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Sudanese Rebels Say They Shot Down Government MiG-23

December 18, 1987

NAIROBI, Kenya (AP) _ Sudanese rebels Friday claimed they shot down one of Sudan’s four Soviet- made MiG-23 fighter-bombers when the aircraft attacked rebel positions.

The clandestine radio of the Sudanese People’s Liberation Army also reported rebels repulsed a third government attempt to recapture the strategic southern town of Kurmuk.

Khartoum has acknowledged that a MiG-23 crashed with its pilot Tuesday after attacking rebels at Kurmuk, but the government claimed it was due to a technical failure.

Libya last year gave Sudan four Soviet-built MiG-23s.

SPLA Radio, monitored in Nairobi, did not say how the rebels shot down the plane.

″It flew off with a trail of smoke and crashed far from Kurmuk,″ the radio said.

The rebels claimed the MiG-23 was the second they had shot down, but did not give details on the first.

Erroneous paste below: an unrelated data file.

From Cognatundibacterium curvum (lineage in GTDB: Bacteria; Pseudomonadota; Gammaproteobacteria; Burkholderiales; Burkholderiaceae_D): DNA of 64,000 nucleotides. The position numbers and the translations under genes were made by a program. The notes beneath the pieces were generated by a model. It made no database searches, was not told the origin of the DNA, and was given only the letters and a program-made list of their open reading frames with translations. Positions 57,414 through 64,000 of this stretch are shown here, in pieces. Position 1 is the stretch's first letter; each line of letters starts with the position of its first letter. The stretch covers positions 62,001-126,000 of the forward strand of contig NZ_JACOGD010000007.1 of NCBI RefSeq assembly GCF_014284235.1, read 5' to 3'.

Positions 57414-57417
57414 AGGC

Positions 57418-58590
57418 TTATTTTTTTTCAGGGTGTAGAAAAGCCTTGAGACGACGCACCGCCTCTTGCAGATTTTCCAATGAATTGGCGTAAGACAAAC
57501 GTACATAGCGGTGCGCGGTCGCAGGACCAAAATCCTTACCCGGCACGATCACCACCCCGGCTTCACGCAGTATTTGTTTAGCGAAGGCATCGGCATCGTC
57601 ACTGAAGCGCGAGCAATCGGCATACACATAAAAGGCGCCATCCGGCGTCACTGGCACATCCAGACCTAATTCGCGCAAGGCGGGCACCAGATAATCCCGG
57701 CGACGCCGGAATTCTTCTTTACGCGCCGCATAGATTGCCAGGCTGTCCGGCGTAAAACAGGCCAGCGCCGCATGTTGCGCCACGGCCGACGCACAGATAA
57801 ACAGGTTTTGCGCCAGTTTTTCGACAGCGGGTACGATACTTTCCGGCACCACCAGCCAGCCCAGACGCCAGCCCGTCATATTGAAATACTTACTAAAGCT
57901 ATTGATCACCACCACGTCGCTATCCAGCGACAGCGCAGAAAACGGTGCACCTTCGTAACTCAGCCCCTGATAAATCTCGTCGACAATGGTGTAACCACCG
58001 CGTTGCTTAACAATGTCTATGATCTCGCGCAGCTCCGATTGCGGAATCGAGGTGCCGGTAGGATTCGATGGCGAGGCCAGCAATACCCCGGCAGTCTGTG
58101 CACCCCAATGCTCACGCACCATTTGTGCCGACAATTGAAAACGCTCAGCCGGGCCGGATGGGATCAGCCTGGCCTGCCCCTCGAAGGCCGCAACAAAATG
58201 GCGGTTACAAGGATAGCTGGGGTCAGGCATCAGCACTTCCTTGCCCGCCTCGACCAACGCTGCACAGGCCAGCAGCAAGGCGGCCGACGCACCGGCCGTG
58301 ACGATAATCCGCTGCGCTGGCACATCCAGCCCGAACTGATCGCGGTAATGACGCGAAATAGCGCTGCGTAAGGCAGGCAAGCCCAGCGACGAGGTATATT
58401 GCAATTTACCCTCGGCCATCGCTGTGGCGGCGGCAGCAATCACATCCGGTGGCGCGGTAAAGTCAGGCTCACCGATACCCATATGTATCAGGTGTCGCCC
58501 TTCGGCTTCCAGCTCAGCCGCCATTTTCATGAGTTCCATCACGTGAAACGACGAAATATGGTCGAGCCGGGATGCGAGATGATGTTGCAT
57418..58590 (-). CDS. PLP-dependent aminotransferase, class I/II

Rebels have used surface-to-air missiles to down two civilian aircraft. The first, in August 1986, killed all 60 people aboard, and the second, in May, killed all 13 people on board.

Kurmuk, on Sudan’s eastern border with Ethiopia, is 370 miles southeast of Khartoum. It was overrun by rebels Nov. 12.

Sudanese Prime Minister Sadek el-Mahdi says Ethiopian troops helped the rebels take the town and he has vowed to recapture Kurmuk at all costs.

The town is 113 miles south of Er Roseires hydroelectric dam, which provides most of Sudan’s electricity.

SPLA rebels have been fighting Sudan’s Moslem-dominated government since 1983, demanding greater autonomy and economic reforms for the south, most of whose residents are Christian or animist.

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